Perhaps you've recently wondered if your money is in gun stocks, and if you can or should take it out. Warning: The answer is complicated.
It's very possible that you are an investor in the major gunmakers.
An analysis by the nonprofit advocacy group Goodbye Gun Stocks found that 35 percent of U.S. stock mutual funds contain investments in a maker or retailer of guns and ammunition.
Concerned investors can also ask their financial advisor for a breakdown of exactly where their money is flowing.
Rick Rodgers, director at Innovest Portfolio Solutions, says investors often assume their financial advisors have screened investments for certain companies the investor might find problematic, when in fact they haven't. Better communication is needed, he said.
"Describe what you wish not to invest in," Rodgers said. "Have the advisor present evidence that they've done the screening."
Yet experts say divestment isn't necessarily the best route if, say, you would like to see more gun controls put in place.
Jamie Cox of Harris Financial Group, which manages $500 million for about 800 middle-class families, recommends what might seem a counter-intuitive approach: Don't sell your shares.
"You're better to band together and become a bigger fraction of ownership," Cox said.
He pointed to recent news that BlackRock, the world's largest asset manager and one of the biggest shareholders of gunmakers, announced on Thursday it will speak to gunmakers about society's expectations as mass shootings have become disturbingly common.
"If they're managing money on behalf of millions of Americans and they accumulate a large position in company X, they can influence decision making within the corporation," Cox said.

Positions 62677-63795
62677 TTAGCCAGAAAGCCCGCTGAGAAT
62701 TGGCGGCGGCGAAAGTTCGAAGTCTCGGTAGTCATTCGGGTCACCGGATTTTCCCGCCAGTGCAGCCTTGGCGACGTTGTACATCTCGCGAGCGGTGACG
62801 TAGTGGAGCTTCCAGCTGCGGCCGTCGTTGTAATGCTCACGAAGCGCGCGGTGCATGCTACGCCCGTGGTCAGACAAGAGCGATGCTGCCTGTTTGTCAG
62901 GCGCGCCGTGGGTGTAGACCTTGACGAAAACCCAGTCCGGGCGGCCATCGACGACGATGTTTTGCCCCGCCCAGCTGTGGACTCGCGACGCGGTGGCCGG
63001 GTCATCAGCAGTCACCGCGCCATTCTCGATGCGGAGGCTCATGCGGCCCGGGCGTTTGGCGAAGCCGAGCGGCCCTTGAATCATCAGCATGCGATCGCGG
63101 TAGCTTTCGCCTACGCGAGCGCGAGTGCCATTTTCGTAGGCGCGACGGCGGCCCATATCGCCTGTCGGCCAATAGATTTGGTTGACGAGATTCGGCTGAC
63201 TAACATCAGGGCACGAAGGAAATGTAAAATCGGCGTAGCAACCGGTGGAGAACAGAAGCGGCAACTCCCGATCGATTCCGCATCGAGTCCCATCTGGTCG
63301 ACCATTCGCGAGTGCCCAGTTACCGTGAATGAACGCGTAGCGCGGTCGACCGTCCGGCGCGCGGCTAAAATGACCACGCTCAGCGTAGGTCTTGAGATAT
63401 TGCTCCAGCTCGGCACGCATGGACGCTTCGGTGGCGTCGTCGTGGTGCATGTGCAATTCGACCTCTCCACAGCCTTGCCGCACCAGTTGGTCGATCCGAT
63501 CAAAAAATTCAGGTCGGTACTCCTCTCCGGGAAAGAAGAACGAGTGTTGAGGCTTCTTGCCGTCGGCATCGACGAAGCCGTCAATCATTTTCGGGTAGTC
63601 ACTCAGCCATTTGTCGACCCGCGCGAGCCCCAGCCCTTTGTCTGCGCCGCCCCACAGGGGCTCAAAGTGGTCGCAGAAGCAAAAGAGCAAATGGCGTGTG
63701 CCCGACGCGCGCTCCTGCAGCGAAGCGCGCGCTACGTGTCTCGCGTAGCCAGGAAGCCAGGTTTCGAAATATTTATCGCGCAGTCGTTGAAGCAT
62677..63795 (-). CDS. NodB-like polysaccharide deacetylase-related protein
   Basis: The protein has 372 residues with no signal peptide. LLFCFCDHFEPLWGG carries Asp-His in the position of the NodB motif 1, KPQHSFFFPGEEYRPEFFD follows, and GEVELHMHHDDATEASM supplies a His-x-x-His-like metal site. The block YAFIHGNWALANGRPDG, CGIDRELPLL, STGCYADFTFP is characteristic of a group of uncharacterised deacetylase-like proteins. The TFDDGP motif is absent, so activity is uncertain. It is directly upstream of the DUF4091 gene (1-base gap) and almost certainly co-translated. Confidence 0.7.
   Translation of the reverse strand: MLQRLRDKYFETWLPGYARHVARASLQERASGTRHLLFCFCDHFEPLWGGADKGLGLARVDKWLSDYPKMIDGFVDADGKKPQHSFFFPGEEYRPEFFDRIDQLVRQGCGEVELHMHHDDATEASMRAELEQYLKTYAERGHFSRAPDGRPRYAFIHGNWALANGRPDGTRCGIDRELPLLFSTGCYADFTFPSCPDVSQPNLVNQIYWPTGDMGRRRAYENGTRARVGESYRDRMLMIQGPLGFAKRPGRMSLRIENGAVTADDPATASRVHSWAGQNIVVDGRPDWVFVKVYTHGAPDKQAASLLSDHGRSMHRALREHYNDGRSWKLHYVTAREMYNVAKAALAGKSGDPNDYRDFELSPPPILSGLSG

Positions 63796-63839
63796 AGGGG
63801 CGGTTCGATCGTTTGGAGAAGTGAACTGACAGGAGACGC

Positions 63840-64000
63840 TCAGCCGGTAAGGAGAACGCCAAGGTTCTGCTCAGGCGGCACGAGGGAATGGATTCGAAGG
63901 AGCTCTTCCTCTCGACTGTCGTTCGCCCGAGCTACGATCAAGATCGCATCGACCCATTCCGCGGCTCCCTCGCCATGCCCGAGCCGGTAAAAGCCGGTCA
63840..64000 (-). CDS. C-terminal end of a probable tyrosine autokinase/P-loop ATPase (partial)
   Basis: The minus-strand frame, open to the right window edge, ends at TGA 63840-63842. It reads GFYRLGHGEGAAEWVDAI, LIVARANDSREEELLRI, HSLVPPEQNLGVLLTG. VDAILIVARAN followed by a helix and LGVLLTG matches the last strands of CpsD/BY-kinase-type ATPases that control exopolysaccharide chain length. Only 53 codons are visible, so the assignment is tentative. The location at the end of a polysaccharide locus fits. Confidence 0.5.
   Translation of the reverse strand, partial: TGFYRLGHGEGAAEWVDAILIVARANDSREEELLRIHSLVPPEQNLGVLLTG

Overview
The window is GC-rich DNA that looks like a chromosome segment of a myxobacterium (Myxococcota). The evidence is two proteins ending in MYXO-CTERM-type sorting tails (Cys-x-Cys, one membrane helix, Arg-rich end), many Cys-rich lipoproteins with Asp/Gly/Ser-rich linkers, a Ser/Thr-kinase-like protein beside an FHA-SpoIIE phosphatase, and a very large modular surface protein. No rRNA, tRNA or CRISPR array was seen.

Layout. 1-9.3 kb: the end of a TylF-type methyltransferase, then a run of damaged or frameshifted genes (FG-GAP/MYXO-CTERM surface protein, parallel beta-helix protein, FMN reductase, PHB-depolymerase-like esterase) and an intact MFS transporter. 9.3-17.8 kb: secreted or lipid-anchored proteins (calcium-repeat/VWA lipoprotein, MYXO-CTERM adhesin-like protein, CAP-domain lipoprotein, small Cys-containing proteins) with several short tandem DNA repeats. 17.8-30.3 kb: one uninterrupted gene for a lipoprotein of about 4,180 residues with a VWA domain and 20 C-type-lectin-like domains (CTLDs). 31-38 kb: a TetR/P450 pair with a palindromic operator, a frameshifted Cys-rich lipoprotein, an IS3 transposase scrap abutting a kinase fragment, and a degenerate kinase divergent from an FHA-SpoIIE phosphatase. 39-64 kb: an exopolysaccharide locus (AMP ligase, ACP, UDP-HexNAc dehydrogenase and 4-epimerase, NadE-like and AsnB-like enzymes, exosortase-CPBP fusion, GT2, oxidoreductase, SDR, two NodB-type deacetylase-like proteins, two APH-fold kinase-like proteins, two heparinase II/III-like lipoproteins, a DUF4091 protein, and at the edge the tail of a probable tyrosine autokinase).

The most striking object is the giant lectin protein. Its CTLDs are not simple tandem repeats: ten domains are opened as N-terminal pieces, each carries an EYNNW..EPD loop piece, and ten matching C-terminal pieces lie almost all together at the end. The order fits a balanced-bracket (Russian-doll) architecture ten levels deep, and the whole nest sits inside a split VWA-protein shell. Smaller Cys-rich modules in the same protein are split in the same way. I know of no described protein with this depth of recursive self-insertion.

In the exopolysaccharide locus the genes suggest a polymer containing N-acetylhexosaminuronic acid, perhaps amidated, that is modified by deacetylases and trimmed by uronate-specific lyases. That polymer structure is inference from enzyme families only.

He added, "Just because you sell the stock doesn't mean the company doesn't continue to operate. The better way is to come up with rules."
Ian Lanoff, a Washington, D.C.-based lawyer who advises state pension funds on their fiduciary responsibilities, said the divestment of pension funds in the tobacco industry 15 years ago had little impact.
"I didn't see any evidence that tobacco companies cared at all," Lanoff said "I've heard investment experts say to my boards, other people will just buy the stock if you sell it."
For investors looking at retirement accounts, divestment may leave them with few (or no) options. Many index funds that track the market don't leave room for specification. And your company might not provide a 401(k) option that is "gun-free."
Rather than focus on weeding out certain companies, experts say it can be easier to focus on finding businesses you support via so-called ESG investing — which looks for companies with good track records on environmental, social and governance factors. This opens up more possibilities.
"ESG funds most likely won't own stocks in gun manufacturers and defense contractors," said Aaron Pottichen, president of retirement services for CLS Partners in Austin, who has seen more clients looking for such investments.
Indeed, investors now consider "environmental," "social" and "governance" factors across $8.72 trillion in professionally managed assets — a 33 percent climb from 2014. Rodgers said his research shows that 60 percent of millennials want their investments screened for these factors, compared with just 29 percent of baby boomers.
You can check if your company offers the option for you to self-direct your 401(k) account into an ESG fund. If so, you can veer away from the standard options and move, "into the wild west with hundreds of investment options available to you."
The downside, Pottichen said, is that you could be taking more risks since you're not in an investing plan endorsed by the company.
If you can't self-direct your account, and none of the 401(k) choices are "gun-free," Rodgers recommends people go to their human resources department and ask who oversees the retirement accounts.
Sometimes it will be an investment committee, and sometimes it will be just one person. Either way, you can ask for them to provide a socially responsible investing option. Usually when a company adds such an option, Rodgers said, it's because employees have requested it.